The classic Signal Detection Theory assumes equal variance between the target and lure distribution. However, several decades of research in recognition memory has almost never found equal variance results. What remains interesting in these literatures is that the reliable asymmetry in target vs. lure variability has been reported in two opposite directions - while numerous list memory experiments with word stimuli find evidence for greater target variability, a lot of eyewitness memory experiments are showing the opposite evidence for greater lure variability. Despite conflicting findings, it is possible that there are a number of procedure and stimulus differences underlying these experiments.
Research Questions / Hypotheses
The present study was designed to answer the question that, whether it is the stimulus type (words vs. faces) or procedure differences that influence on the findings of greater target or greater lure variability.
80 participants were recruited in this study. 14 participants were excluded either due to poor performance, a large proportion of fast responses (likely to be fast guesses), or insufficient data.
In this experiment participants completed several cycles of a computer-based recognition memory task. In each of the task, participants were presented with series of words or AI generated faces from four ethnicities (Asian, Black, Latino and White) and two genders (male and female). Participants were required to remember each item. They were then presented with a simple true/false maths task that acted as an interference task, with the aim of negating the effect of short term memory during the retention interval. At test, participants were presented with a selection of the original items (and some lure items) in the centre of the screen. The task was to identify whether they had seen each item previously, or whether it was a lure, and state their confidence in this recollection using a 6-point confidence rating scale.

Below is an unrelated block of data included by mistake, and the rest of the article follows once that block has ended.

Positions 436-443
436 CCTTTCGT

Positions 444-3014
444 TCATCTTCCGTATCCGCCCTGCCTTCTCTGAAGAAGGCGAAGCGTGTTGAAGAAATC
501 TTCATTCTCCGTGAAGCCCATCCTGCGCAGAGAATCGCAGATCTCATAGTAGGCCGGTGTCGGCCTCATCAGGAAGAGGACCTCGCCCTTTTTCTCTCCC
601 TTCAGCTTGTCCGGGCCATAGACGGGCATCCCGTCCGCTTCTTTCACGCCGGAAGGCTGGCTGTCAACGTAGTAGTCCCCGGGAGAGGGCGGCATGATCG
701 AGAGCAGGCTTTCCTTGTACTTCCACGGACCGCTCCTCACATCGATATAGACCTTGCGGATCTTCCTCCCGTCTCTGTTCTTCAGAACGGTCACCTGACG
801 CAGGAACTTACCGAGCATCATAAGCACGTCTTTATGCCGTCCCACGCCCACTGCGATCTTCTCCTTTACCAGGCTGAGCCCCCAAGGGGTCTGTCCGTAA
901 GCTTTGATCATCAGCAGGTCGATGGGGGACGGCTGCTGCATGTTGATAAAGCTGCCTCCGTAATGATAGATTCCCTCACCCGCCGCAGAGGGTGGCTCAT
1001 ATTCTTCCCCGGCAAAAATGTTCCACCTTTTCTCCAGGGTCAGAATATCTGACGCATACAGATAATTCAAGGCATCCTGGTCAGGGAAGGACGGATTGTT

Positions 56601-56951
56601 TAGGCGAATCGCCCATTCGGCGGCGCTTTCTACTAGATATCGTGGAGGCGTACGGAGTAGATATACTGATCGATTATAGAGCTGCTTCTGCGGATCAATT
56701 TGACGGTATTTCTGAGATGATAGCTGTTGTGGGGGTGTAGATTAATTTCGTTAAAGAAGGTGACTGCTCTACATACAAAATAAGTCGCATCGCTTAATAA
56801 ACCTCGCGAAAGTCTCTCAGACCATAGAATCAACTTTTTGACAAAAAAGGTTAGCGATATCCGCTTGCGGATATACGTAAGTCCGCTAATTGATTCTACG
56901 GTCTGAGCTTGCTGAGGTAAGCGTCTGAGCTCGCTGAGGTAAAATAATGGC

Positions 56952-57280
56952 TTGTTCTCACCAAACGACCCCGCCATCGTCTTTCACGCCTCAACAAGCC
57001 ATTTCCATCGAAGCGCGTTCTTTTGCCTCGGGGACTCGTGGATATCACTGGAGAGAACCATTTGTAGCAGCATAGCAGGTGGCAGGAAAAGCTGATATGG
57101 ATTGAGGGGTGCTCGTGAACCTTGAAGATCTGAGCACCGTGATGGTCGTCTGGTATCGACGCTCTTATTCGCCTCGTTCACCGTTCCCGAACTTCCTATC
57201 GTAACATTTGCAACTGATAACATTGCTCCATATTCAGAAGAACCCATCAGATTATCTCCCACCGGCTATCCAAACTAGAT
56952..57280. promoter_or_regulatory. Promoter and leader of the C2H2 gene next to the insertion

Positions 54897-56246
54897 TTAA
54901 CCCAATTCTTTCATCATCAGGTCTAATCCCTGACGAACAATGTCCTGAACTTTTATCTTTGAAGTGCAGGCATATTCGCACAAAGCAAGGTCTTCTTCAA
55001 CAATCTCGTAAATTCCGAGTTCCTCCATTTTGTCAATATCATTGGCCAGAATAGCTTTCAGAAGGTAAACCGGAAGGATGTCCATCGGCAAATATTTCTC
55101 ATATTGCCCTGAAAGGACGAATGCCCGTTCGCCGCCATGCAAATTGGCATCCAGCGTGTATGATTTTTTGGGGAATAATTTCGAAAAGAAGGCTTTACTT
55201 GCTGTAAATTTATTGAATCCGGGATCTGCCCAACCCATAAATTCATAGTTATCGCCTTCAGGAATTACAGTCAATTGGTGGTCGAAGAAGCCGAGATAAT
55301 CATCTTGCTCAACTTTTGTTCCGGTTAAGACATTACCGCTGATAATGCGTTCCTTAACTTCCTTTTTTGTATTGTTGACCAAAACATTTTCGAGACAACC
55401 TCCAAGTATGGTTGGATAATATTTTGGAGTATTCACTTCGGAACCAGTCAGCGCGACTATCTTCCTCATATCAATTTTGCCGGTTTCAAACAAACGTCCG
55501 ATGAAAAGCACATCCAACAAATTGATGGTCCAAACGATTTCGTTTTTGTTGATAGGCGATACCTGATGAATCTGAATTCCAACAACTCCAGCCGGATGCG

Both words and faces stimuli generated zROC slopes less than 1, meaning that both types of stimulus showed evidence for greater target variability.
The results suggest a possibility that it may be procedure rather than stimulus difference that produces different findings on target vs. lure variability in previous research.